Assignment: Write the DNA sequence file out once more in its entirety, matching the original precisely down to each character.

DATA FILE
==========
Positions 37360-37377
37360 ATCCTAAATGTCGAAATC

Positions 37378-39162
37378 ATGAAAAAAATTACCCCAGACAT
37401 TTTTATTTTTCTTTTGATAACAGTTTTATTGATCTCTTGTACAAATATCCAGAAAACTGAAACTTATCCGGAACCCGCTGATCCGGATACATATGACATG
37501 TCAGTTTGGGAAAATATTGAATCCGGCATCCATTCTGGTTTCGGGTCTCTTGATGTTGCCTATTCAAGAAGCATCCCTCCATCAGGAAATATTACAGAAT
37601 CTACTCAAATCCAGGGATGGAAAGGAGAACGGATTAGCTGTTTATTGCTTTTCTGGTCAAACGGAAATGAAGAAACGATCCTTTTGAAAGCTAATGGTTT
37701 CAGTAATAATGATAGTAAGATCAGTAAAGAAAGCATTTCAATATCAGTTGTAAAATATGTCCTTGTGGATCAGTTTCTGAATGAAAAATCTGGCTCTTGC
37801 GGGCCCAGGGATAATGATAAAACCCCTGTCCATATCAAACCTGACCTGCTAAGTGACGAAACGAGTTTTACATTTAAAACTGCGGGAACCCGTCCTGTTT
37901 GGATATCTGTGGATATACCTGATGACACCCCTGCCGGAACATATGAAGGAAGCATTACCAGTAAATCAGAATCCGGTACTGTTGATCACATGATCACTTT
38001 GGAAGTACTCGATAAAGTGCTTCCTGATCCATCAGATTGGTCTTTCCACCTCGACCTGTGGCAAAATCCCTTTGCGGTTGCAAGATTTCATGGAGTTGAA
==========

Positions 37360-37377
37360 ATCCTAAATGTCGAAATC

Positions 37378-39162
37378 ATGAAAAAAATTACCCCAGACAT
37401 TTTTATTTTTCTTTTGATAACAGTTTTATTGATCTCTTGTACAAATATCCAGAAAACTGAAACTTATCCGGAACCCGCTGATCCGGATACATATGACATG
37501 TCAGTTTGGGAAAATATTGAATCCGGCATCCATTCTGGTTTCGGGTCTCTTGATGTTGCCTATTCAAGAAGCATCCCTCCATCAGGAAATATTACAGAAT
37601 CTACTCAAATCCAGGGATGGAAAGGAGAACGGATTAGCTGTTTATTGCTTTTCTGGTCAAACGGAAATGAAGAAACGATCCTTTTGAAAGCTAATGGTTT
37701 CAGTAATAATGATAGTAAGATCAGTAAAGAAAGCATTTCAATATCAGTTGTAAAATATGTCCTTGTGGATCAGTTTCTGAATGAAAAATCTGGCTCTTGC
37801 GGGCCCAGGGATAATGATAAAACCCCTGTCCATATCAAACCTGACCTGCTAAGTGACGAAACGAGTTTTACATTTAAAACTGCGGGAACCCGTCCTGTTT
37901 GGATATCTGTGGATATACCTGATGACACCCCTGCCGGAACATATGAAGGAAGCATTACCAGTAAATCAGAATCCGGTACTGTTGATCACATGATCACTTT
38001 GGAAGTACTCGATAAAGTGCTTCCTGATCCATCAGATTGGTCTTTCCACCTCGACCTGTGGCAAAATCCCTTTGCGGTTGCAAGATTTCATGGAGTTGAA